I saw my friends for the first time a month after my Dad died. Everyone knew what had happened but it’s strange, you walk into the room and there’s this weird presence. No one is going to say ‘How are you after your Dad killed himself?, so it’s ‘Are you OK?’ and you can’t really say ‘No, I’m really struggling’ when you’re in a room of ten people.

There are these unasked questions that you can feel people want to say and you can feel everyone treating you with mittens and being careful. No one had any experience with this kind of thing; none of their parents had died, let alone in the way my Dad had. I think nobody knew what to ask or what to do. They all wanted to help but how? There’s no book called  ‘Your friend is suffering from a bereavement. Here’s what you can do to help’.

At the time I think I wouldn’t have wanted them to ask me the questions directly, but it probably would have helped in the long run. Being forced to confront what has happened is sometimes what you need in order to deal with it. Sometimes you don’t  need to go at your own pace, you need to be forced to make these great leaps and bounds.

I was in a slightly better headspace when I returned to university after being supported by Child Bereavement UK for a year. It was so overwhelming returning to academic studies that  I didn’t have much time to reflect on the emotional aspect of it. I was returning from not doing anything for a year to a really intense engineering degree, and then a couple of weeks in I had to write my dissertation, so I’d spend all day in the library if I wasn’t at lectures and tutorials. I definitely reverted to bottling it up whilst I wasn’t having support, and it definitely affected me in terms of having more private breakdowns.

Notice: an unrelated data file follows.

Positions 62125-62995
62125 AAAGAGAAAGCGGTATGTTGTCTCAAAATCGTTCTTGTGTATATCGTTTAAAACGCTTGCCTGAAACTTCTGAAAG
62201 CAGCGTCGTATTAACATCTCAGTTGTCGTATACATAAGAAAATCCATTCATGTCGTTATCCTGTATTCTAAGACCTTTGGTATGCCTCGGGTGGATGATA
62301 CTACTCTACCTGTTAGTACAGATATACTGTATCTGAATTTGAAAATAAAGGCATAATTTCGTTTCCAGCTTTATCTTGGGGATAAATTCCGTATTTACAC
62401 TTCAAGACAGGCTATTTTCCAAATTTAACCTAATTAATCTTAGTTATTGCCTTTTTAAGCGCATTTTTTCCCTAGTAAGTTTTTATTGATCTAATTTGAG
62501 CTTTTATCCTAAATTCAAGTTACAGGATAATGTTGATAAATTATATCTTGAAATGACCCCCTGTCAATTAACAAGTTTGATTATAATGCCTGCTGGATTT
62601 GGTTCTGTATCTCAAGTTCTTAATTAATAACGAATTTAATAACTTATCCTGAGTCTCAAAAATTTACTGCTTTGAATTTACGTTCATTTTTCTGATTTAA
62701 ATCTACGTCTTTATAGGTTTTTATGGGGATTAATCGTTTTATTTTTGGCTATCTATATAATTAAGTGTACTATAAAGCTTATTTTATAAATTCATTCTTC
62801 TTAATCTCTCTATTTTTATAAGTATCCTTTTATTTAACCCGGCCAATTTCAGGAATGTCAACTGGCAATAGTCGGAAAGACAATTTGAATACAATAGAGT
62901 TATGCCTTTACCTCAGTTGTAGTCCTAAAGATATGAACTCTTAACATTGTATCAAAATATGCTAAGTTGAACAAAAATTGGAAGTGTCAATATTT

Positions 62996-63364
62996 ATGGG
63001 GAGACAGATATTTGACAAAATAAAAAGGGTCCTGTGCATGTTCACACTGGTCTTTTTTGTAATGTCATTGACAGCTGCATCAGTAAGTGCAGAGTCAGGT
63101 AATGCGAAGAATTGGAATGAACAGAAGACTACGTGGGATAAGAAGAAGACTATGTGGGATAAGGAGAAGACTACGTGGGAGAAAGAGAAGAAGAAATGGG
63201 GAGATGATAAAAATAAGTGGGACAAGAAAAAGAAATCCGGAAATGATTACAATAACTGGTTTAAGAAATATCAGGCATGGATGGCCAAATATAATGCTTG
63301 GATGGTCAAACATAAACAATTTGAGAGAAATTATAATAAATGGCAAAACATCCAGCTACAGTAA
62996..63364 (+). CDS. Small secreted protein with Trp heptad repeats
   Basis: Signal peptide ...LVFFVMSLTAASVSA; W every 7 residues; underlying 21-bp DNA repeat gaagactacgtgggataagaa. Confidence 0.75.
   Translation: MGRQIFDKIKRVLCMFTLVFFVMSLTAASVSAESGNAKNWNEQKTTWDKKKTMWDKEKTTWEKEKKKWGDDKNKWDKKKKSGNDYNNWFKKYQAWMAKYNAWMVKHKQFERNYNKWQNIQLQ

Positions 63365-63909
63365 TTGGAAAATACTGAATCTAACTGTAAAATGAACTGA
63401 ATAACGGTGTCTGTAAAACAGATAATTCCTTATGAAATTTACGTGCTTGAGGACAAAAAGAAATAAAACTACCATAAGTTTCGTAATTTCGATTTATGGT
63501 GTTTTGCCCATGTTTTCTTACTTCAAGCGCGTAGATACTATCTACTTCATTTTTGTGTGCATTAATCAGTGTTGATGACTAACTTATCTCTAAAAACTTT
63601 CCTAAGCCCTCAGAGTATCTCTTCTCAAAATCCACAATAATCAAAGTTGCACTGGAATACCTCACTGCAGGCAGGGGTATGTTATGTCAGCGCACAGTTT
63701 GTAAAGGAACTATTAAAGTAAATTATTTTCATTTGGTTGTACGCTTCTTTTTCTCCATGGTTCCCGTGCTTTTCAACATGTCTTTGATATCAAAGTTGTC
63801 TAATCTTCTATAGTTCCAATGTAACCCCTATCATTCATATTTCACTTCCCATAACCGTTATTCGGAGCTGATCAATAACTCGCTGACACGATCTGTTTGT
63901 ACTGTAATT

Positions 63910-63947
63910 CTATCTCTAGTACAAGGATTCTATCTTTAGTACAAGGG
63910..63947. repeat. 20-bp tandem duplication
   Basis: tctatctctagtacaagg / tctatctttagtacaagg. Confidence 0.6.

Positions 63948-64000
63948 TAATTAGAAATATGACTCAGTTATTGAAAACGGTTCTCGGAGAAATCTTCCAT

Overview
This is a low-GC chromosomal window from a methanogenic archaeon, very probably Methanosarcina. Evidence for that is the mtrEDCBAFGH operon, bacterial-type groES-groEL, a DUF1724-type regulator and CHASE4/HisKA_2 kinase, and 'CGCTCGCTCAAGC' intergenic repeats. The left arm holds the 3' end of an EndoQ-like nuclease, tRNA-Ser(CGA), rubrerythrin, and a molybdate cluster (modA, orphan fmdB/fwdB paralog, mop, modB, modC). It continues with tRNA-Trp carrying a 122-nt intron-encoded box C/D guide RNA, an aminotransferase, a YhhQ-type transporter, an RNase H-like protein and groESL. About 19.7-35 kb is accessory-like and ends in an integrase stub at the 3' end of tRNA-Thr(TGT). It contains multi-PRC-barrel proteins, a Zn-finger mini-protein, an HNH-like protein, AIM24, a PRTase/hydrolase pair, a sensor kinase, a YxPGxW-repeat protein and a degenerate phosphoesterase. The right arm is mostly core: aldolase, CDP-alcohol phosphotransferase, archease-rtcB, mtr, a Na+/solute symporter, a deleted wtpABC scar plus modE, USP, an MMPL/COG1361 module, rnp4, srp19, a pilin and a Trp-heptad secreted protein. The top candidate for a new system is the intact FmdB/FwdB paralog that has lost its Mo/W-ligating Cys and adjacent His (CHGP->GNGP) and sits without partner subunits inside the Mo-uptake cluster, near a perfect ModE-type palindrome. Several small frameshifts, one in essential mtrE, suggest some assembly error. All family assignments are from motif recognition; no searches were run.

The university offered support but at the time I told myself I was OK and didn’t need it. However, looking back I should have used the support network that was there. The idea of  opening up the wounds was difficult, and I chose to ignore it, bottle it up and be distracted by the degree, exercise, and friends.

My advice to other bereaved students is to definitely use the support available. The sooner you confront it and you start talking about it,  the easier it gets and the better it will be in the long run.

My advice to other bereaved students is to definitely use the support available. The sooner you confront it and you start talking about it,  the easier it gets and the better it will be in the long run. You can put it off, but it will just get worse and worse and it will eat you from the inside because that’s what happened with me. But once I did start talking about it, things got a lot better. Talking about it can feel like a huge, terrifying thing and it might hurt you, but it can’t damage you anymore than it already has.

Life is definitely more positive now. I am able to handle what happened and can talk about it without breaking down; I don’t have to pretend it didn’t happen and it’s nice to be able to remember the person my Dad was before, and the happy times, not the event of his death, which I couldn’t do before having support.

One positive out of this crappy situation is the resilience I have gained. Having to deal with bereavement by suicide within your family, and processing it  afterwards, makes you stronger as an individual. I know that I can face pretty much anything now, the worst day of my life is behind me. It’s only up from here and that’s a reassuring thing.